Seam Cron: Scheduling Portable Extension for CDI

Update: This has now made its way into Seam 3 proper, as Seam Cron. Unfortunately it won’t be available for the initial Seam 3.0 release, but will become available soonishly.

Introducing Web Beans Scheduling (now Weld Scheduling (Now Seam Cron)) – a way to run scheduled events in JBoss Weld, Seam 3 and possibly any JSR-299 implementation. It makes use of CDI’s typesafe event model for tying business logic to schedules. That is, you define your schedules using the provided qualifiers, which you apply to observer methods containing the business logic that you wish to be run at those times. In other words:

    public void onSchedule(@Observes @Scheduled("20 */2 * ? * *") CronEvent e) {
        // do something every 2 minutes, at 20 seconds past the minute.
    }

The CDI container will fire the @Scheduled(“20 */2 * ? * *”) CronEvent at 20 seconds past every second minute, causing the onSchedule method to be executed each time. When CDI starts up with this module on the classpath, all observers of the CronEvent class are detected by the module using standard CDI APIs. The module then inspects each associated @Scheduled binding annotation and sets up a schedule to fire a CronEvent with that binding at the schedule found. Currently Quartz is used as the underlying scheduler.

One obvious shortcoming of this is that we’ve managed to hard-code scheduling information in our Java code. The answer to this is to define the schedule as a property in the scheduler.properties file at the root of your classpath, for example:

# This schedule is named "test.one" and runs every 2 minutes
test.one=20 */2 * ? * *
# This schedule is named "after.hours" and runs in the wee hours every day
after.hours=0 0 2 ? * *

You can then observe that schedule like this:

    public void onNamedSchedule(@Observes @Scheduled("test.one") CronEvent event) {
        // the schedule is defined in scheduler.properties
    }

This is getting better, but that “test.one” String is still setting off some refactoring alarm bells. No worries, we can deal with this pretty easily using meta-annotations. We just create a custom qualifier like so:

@Scheduled("after.hours")
@Qualifier
@Retention(RetentionPolicy.RUNTIME)
@Target( { ElementType.PARAMETER, ElementType.METHOD, ElementType.FIELD, ElementType.TYPE })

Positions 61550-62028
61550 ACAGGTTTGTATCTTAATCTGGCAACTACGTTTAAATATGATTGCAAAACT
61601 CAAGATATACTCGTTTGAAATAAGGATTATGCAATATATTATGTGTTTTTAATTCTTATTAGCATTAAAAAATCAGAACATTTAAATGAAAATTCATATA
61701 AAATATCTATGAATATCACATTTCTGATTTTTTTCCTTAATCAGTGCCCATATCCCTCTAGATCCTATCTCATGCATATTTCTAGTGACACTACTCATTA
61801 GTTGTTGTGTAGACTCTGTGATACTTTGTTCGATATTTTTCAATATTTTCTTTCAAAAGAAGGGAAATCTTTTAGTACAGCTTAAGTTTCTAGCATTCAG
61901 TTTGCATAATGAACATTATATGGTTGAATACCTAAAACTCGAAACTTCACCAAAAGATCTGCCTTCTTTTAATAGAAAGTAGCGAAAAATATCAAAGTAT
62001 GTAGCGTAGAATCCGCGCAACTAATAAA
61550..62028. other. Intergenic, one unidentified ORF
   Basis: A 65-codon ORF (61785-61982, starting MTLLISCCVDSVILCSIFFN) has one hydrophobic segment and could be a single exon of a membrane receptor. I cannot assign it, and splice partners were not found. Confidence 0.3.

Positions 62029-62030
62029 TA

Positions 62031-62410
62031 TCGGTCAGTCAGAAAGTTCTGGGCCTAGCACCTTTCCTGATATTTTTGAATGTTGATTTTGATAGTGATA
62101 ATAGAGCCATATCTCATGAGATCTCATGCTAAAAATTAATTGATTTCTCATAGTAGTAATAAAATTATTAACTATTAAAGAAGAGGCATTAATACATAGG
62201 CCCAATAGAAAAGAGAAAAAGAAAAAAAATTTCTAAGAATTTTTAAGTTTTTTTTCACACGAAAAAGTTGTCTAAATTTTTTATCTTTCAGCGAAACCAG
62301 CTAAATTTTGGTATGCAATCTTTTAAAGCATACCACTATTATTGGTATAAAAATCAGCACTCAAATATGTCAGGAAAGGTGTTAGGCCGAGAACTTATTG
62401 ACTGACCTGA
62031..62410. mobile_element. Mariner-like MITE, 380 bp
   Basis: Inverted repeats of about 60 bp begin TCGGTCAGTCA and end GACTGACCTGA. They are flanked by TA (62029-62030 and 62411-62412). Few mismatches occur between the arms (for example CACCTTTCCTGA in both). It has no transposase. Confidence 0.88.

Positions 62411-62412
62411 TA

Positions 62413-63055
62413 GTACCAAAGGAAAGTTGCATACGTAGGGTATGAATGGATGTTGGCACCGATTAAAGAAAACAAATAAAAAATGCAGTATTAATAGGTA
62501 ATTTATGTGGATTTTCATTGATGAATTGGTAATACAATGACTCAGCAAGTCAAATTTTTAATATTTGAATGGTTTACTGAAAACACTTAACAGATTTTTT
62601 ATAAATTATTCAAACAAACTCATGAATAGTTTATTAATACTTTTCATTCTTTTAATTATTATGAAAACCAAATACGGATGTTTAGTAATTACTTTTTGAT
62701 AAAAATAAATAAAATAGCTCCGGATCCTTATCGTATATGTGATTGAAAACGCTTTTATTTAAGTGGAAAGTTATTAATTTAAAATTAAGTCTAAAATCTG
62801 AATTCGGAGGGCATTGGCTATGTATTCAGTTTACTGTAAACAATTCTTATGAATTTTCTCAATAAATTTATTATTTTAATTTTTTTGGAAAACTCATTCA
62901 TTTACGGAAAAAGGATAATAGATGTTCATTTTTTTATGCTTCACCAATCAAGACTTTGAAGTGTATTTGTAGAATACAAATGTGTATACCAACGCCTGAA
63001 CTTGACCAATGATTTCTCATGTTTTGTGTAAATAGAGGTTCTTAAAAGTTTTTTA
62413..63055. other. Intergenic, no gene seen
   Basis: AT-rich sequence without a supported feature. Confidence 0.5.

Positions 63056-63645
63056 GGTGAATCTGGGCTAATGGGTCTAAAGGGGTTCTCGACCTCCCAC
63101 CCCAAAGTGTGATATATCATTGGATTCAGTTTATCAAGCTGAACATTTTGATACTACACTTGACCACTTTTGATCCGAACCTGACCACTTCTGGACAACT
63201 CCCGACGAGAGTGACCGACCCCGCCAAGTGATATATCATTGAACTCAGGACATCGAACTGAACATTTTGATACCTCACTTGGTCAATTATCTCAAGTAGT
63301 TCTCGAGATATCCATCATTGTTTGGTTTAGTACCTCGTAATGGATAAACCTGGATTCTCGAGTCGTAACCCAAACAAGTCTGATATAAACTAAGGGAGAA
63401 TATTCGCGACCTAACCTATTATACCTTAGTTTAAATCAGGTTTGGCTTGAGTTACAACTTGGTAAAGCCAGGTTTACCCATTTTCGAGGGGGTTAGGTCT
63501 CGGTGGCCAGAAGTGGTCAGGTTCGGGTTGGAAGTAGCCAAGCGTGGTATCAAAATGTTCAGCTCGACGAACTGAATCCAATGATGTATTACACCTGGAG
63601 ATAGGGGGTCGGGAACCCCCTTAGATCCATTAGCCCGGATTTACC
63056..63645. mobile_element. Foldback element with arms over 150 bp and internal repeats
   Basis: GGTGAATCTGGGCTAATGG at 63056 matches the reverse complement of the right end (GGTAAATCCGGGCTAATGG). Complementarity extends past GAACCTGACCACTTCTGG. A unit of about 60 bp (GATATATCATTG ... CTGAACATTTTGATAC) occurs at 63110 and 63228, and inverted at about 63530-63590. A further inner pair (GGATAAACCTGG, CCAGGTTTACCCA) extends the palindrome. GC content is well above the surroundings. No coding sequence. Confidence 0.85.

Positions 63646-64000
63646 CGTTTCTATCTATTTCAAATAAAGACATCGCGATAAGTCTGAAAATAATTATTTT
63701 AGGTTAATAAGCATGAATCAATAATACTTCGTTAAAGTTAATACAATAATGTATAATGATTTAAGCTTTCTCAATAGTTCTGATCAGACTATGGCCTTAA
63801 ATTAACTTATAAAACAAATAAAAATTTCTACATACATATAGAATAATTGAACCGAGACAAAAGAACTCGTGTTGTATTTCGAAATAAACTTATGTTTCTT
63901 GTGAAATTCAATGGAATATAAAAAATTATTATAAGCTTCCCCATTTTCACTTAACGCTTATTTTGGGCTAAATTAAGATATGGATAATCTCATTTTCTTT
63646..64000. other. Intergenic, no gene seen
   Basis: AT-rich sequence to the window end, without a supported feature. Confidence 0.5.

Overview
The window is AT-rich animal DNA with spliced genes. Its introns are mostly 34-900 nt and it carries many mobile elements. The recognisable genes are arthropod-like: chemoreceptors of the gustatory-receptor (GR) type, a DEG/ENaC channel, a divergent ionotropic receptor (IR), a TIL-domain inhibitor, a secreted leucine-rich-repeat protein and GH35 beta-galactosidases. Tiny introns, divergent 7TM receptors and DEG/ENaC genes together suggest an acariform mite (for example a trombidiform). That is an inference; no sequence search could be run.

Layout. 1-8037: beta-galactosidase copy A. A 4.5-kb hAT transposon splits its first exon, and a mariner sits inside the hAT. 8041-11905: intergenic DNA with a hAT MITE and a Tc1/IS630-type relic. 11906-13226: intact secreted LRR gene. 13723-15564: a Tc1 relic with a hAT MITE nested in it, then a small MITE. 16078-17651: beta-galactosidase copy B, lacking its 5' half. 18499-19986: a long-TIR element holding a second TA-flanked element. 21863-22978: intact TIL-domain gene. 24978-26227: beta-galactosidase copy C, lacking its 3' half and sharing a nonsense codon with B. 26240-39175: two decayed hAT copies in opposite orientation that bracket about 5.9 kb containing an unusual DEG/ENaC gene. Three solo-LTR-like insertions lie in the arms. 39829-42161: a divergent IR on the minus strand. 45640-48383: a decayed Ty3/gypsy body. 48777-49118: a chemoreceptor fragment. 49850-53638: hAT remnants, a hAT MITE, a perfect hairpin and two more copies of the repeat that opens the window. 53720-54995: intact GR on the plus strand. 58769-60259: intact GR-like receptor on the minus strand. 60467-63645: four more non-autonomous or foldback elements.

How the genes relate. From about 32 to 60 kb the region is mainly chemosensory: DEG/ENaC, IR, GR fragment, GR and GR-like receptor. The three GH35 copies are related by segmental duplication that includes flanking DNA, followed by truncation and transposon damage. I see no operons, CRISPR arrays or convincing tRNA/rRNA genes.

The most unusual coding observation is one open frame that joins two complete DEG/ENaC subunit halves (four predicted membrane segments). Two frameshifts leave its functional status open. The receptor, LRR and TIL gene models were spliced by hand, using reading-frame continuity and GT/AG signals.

public @interface AfterHours {}

And now we can observe the event in a typesafe manner, in as many places as we want throughout our codebase with all the benefits of code-completion and none of the refactoring headaches:

    public void onTypesafeSchedule(@Observes @AfterHours CronEvent e) {
        // do something after hours
    }

There are also some built-in convenience events for regular schedules:

    public void everySecond(@Observes @Every Second second) {
        // this gets executed every second
    }

    public void everyMinute(@Observes @Every Minute minute) {
        // this gets executed every minute
    }

    public void everyHour(@Observes @Every Hour hour) {
        // this gets executed every hour
    }

Note though that none of these built-in events will be scheduled, let alone fired, unless the module finds an observer for them on startup.

This project has been submitted to the Seam 3 sandbox (find it in seam/sandbox/modules). An early release of the Weld Scheduling module and Memory Grapher example app can be downloaded from here: WeldScheduling.tgz. They’re both built with Maven 2.0.10+. To run the example app, ‘mvn clean install‘ both projects (‘scheduling’ first, then ‘MemoryGrapher’) and then run ‘mvn -Drun install’ from inside MemoryGrapher. It uses the Weld SE extension to run it without an app server (it’s a Swing app).

9 Comments

  1. Pingback: Screaming Coder » Scheduling in Web Beans and JSR-299 Apps BEC Development Blog

  2. I love this notation — combining the scheduling with CDI’s event system, but it seems that what I see here is driven from a static schedule — ‘every hour’, ‘after hours’, or something based on cron… do you plan to provide a way to schedule something dynamically? In other words, ‘a user just took some action, let’s schedule something to fire 20 minutes from now’?

    Also, I’m a big believer in being able to configure your application from outside of a packaged .war or .ear file — any plans to support this capability?

    M

  3. Yes it’s all sourced from static configuration at the moment. But since the Environment Configuration module exports config data to JNDI, I guess it would be trivial for Scheduling to support it by simply checking for named schedules in JNDI first and then falling through to scheduling.properties. Or perhaps also checking for an entry which points to a scheduling.properties file arbitrarily located on the filesystem.

    WRT delayed execution, the API could look like this:

    @Delayed(minutes=20)
    public void doThisLater(User user) { ... }

    or like this:

    public void doThisLater(@Observes @Delayed(minutes=20) AppEvent event) { ... }

    … but I’m not sure how I’d go about implementing that yet. Also I’ll have to check out asynchronous events in the spec for any possible overlap.

  4. Nice work! Will this ever make it into any official package? Is there a maven repo for this or would you consider pushing it out to the central maven repo?

  5. Well the plan is to have this included in one of the first point releases of Seam (eg: Seam 3.0.1). In the meantime you should be able to check it out from https://github.com/seam/cron, “mvn install” and include it in your pom.xml.

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